Thanks to Jazztification
 

Posted by Paul Gallagher | Leave a comment
Happy Birthday John Coltrane
09.23.2011
01:26 pm

Topics:
Heroes
Music

Tags:
Jazz
John Coltrane
Free Jazz
Be Bop

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Happy Birthday John Coltrane, musician, composer, innovator, artist and space traveler, who rocketed “off the surface of the earth towards more specialized, little explored, and potentially dangerous atmospheres”.

Born today in 1926, Coltrane has been described as “the last great figure in the evolution of jazz”, who opened jazz up into a language of possibilities. He progressed from Be-Bop to Hard Bop to Free Style, and brought a spiritual sense to his music the culminated in his genius work Love Supreme.

Coltrane didn’t question his innate talent or technical brilliance, he allowed it to develop organically, seeing himself as part of a larger creative community as he descibed in a letter to Don DeMichael, in 1962:

The “jazz” musician (you can have this term along with others that have been foisted on us) does not have to worry about a lack of positive or affirmative philosophy. It’s built in us. The phrasing, the sound of the music attests this fact. We are naturally endowed with it. You can believe all of us would have perished long ago if it had not been so. As to community, the whole face of the globe is our community. You see, it is really easy for us to create. We are born with this feeling that just comes out no matter what conditions exist.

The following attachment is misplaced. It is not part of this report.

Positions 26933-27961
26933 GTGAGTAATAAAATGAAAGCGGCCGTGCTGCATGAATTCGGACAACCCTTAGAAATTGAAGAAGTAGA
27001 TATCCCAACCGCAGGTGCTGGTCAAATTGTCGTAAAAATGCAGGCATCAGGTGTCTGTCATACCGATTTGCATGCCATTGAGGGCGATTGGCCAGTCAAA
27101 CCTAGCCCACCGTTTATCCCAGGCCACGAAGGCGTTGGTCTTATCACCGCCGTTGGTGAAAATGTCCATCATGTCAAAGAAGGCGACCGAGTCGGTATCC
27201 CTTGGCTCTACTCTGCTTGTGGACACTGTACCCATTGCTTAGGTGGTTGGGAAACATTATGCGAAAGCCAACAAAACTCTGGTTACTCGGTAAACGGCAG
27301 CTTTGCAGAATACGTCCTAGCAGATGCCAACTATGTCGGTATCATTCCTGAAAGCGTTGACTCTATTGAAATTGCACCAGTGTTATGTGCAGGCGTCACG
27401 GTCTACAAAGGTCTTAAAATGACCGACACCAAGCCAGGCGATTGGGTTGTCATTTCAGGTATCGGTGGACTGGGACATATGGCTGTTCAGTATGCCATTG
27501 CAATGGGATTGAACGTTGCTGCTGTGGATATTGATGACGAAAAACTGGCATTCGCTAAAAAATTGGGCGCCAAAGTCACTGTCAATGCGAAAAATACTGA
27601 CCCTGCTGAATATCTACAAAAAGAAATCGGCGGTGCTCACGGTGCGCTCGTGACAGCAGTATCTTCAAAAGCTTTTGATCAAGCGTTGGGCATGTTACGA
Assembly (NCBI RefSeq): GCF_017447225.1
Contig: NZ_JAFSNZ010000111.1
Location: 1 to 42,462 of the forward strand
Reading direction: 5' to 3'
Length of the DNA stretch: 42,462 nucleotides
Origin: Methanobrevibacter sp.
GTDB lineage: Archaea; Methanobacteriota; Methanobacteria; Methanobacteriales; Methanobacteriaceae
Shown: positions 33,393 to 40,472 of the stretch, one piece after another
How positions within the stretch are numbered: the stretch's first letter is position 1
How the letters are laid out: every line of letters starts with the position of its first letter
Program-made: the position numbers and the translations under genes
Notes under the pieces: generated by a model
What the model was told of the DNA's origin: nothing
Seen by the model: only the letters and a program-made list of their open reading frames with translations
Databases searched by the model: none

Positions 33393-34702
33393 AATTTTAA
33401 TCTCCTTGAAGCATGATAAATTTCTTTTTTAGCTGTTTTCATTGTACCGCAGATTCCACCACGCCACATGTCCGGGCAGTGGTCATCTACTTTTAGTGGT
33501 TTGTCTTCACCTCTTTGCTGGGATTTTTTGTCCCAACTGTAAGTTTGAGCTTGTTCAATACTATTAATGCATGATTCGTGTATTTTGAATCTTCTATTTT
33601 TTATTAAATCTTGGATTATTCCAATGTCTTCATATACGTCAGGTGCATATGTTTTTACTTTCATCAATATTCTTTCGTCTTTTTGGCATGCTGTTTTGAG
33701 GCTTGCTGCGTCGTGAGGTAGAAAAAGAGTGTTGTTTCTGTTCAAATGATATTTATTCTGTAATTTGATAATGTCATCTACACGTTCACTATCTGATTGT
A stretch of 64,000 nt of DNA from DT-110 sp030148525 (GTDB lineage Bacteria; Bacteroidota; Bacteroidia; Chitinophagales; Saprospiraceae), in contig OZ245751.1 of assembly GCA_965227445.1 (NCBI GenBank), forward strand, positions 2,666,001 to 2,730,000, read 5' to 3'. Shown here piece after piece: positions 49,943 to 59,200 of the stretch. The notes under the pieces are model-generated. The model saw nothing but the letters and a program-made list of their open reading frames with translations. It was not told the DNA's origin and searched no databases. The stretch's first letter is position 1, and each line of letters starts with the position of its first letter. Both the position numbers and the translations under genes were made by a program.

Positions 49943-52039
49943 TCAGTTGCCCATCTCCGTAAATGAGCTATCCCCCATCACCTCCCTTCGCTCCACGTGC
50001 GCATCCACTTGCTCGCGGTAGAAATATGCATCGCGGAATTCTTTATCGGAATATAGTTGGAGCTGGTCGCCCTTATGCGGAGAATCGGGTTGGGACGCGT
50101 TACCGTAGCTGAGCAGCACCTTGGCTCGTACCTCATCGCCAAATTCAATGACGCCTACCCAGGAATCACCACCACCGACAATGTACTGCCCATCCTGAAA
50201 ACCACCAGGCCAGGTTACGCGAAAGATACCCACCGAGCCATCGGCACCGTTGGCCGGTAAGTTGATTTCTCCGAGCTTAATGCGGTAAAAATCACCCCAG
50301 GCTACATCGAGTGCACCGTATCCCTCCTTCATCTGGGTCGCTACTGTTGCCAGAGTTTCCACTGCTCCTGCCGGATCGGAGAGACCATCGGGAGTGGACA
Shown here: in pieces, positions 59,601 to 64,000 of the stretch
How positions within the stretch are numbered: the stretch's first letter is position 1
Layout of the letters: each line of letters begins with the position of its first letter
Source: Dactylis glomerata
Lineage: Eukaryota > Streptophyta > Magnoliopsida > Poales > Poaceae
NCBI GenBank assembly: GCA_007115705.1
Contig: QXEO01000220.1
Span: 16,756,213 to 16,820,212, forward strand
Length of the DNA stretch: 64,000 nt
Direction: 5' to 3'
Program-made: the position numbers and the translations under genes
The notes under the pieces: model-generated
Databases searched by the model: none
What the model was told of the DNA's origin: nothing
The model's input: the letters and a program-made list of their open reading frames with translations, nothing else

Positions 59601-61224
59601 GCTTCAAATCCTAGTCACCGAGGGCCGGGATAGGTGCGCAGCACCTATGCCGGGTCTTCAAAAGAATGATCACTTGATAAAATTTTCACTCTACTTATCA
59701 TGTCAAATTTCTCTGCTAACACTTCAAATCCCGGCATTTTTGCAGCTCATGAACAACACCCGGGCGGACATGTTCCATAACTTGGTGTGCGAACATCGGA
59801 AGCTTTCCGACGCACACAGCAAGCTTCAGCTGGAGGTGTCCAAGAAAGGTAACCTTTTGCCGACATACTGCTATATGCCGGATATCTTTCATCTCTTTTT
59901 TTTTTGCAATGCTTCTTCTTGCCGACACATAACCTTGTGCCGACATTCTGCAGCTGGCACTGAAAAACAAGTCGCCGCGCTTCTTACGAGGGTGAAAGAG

...

Truth is indestructible. It seems history shows (and it’s the same today) that the innovator is more often than not met with some degree of condemnation.; usually according to the degree of departure from the prevailing modes of expression or what have you. Change is always hard to accept. We also see these innovators always seek to revitalize, extend and reconstruct the status quo in their given fields, whatever is needed. Quite often they are rejects, outcasts, sub-citizens etc. of the very societies to which they bring so much sustenance. Often they are people who endure great personal tragedy in their lives. Whatever the case, whether accepted or rejected, rich or poor, they are forever guided by that great eternal constant - the creative urge.

Here’s Coltrane playing “My Favorite Things” - the crossover track that broke free of Be Bop, brought him a mainstream audience, and demonstrated complex harmonies and repetitions into “a hypnotic eastern dervish dance”. 
 

 

Posted by Paul Gallagher | Leave a comment
Miles Davis’s band members on Vans sneakers

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Here are some freakin’ amazing one-of-a-kind Vans WE Sk8 Hi’s designed by super-talented artist, Ian Johnson. I totally think Vans and Ian need to make more of these fine shoes.
 
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See more images after the jump…

Posted by Tara McGinley | Leave a comment